Google became Google in part because its technology was better than everyone else's, but it's been more than a decade since Sergey Brin and Larry Page began developing it. Many software developers believe the world is ready for something new.
To that end, Powerset and Hakia, start-ups based in San Francisco and New York City, respectively, are developing "natural language" technologies that aim to absorb the human nuances of a user's query. Both companies are well financed: Hakia has raised $16 million, Powerset $13 million. Using artificial intelligence technology from Xerox's famed Palo Alto Research Center, Powerset will debut later this year.
The beta version of Hakia is already online, and it seems to work as promised. Type in "Which club does Tiger Woods use?" and Hakia provides equipment-related results and serves you an ad for Callaway. Google responds to the same search terms by offering you information on Tiger Woods video games.
Natural language technology raises some questions. A site that handles searches better than Google could end up processing fewer of them. Would fewer searches yield less ad revenue? Plus, both Hakia and Powerset acknowledge that natural language sites are expensive to build and chug processing power. Are they doomed to lower profit margins?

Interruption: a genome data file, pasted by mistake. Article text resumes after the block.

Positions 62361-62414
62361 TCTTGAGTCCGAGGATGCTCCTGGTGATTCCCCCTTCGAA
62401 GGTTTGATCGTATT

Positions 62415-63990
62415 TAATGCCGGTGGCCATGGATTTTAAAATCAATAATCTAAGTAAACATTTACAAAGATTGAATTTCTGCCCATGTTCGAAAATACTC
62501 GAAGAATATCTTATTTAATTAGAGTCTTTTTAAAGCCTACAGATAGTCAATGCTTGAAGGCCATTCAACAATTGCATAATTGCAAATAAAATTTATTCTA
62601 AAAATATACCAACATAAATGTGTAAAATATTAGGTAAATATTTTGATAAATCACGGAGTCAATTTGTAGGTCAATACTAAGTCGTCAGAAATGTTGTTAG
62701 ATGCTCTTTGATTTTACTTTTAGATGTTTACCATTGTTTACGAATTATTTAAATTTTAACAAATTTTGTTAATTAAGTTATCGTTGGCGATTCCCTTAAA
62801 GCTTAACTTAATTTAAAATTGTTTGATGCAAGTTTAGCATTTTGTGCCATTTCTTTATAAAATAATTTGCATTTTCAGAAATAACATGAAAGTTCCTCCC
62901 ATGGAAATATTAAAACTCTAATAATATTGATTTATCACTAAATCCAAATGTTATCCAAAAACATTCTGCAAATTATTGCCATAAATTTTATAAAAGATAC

"The short answer is we'll take them," says Powerset founder and CEO Barney Pell. Last year, Google's net profit margin as a company was 29 percent. If Powerset or Hakia make less on their searches, Pell says, they will still have viable businesses.
The people powered
Scott Jones is relying on a business-world version of the time-honored "ask your teenager" approach. His site ChaCha employs more than 31,000 workers, half of them college kids, to serve as guides for stumped online searchers. The guides chat online with users for three minutes on average, and then provide them with a list of results. They work part time from home and earn between $5 and $10 an hour.
The approach is expensive, but Jones hopes to bring in revenue by running video ads for users while they wait. Then there's the bigger prize. Data collected from ChaCha's conversations will serve as the backbone for an automated search engine that will one day compete directly with Google. At least one Web pioneer thinks Jones is on to something: Amazon's Jeff Bezos is one of Jones's lead investors.
The people-not-machines approach also underlies Wikia, a company started by Wikipedia founder Jimmy Wales. Plans remain under wraps, but the gist is that users will edit automated search results for relevance. Like Wikipedia, Wikia will allow users to track changes and identify who is making them, undercutting efforts to manipulate search results. "Someone can do something bad," says Wikia CEO Gil Penchina, "but at least it will be transparent."